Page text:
He was born in Ohio in 1845, and was about eleven years of age when his parents located at Auburn in Shawnee County, Kansas. Though only fifteen years of age when the war broke out, he soon afterward joined a Kansas regiment. While with that command he was captured, and the first three days and nights his captors made him travel without food, and all the water he got was what he could dip up with his hands as the prisoners dashed through streams. He was soon released from captivity, and later he joined the Kansas regiment commanded by his brother Col. Frank Stahl, who made a notable record as a Kansas soldier and as an Indian fighter on the Western plains.
Jerome Stahl died April 22, 1915. He should be remembered as a good man, a good father, and a good citizen. He was always interested in athletics and outdoor life, was a republican in politics, and a member of the Christian Church. An instance re-called concerning him shows the strength of character which apparently belongs to all the Stahl family. He was a total abstainer so far as liquor was concerned, but for many years he used tobacco. He often told how he awoke from sleep at midnight New Year's Eve in 1901 and made a vow that he would never use tobacco again, and such was his strength of will that he never did.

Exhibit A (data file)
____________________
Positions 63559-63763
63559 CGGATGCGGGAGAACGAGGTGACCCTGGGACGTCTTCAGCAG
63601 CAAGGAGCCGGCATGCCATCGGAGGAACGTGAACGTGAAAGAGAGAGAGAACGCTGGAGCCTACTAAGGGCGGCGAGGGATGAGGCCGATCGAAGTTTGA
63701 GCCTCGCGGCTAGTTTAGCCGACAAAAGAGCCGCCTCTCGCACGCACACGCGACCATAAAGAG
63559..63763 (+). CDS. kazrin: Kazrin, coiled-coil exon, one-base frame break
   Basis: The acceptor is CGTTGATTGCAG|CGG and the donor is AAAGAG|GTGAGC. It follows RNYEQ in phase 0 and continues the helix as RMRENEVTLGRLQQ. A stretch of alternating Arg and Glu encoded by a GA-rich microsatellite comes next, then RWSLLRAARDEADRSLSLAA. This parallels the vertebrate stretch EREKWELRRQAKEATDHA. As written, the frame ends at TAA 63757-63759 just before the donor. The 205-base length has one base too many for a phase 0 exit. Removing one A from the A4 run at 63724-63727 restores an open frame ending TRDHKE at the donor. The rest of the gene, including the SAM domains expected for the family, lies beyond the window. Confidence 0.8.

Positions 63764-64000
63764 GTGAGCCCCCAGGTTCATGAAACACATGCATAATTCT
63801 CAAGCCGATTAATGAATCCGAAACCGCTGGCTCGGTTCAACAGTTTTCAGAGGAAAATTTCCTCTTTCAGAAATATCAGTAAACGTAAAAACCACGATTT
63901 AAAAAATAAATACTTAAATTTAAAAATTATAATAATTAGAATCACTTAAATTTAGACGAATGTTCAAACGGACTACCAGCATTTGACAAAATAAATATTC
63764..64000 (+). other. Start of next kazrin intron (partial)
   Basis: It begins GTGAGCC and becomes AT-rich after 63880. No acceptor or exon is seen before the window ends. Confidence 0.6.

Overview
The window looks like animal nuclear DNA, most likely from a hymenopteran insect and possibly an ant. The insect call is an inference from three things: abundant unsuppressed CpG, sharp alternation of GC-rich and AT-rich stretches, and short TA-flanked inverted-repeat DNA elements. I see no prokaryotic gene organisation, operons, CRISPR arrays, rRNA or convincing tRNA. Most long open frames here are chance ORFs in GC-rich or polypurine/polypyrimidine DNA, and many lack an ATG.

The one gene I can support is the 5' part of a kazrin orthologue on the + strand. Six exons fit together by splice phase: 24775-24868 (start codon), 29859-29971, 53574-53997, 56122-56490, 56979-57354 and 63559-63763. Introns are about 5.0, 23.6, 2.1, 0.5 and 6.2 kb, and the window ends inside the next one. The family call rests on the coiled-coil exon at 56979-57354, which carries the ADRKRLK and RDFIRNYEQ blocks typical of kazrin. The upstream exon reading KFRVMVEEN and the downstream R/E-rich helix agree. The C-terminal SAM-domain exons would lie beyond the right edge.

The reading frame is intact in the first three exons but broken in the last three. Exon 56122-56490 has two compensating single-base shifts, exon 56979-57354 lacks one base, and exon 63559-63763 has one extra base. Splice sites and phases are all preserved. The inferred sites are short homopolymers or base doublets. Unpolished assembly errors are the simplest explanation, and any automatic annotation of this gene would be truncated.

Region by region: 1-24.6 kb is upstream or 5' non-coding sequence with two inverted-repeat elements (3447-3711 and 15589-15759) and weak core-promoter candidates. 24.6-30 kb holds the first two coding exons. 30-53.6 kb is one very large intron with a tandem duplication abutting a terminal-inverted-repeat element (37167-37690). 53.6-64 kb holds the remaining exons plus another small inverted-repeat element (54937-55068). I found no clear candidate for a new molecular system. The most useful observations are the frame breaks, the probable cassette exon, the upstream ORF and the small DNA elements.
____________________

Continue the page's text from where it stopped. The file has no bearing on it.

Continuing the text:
At the age of twenty-three Jerome Stahl married Miss Laura Johnstone of Auburn, Kansas. Seven children were born to them, four sons and three daughters: Francis William, Ralph Hudson, Grace, Pearl, Myrtle, Albert Leland and Elmer Guy. Frank, who owns the old homestead in Douglas County is a retired farmer. Ralph, who followed farming near Auburn, went to Portland, Oregon, in 1900, took up contracting, and later joined the Portland Police force and lost his life while on duty. Ralph had three daughters, Verna, Grace and Ruth. Jerome's daughter Grace married Jacob Caldwell, her husband being an old and honored employe of the W. A. L. Thompson Hardware Company of Topeka, they have twin sons and one daughter. Pearl, who went to California in 1904, was married in that state to William Lieurance, a hotel proprietor at San Diego, and they have a son, Clark. Myrtle is the wife of William Gibson, a farmer at Auburn, and their only daughter Naomi died in 1911. Albert Leland, who deserves especial credit because of the success he has made in spite of a meager education, became an assistant superintendent of the Telephone and Telegraph of the Illinois Central Railway Company at Memphis, Tennessee, and is married and has two daughters and three sons.
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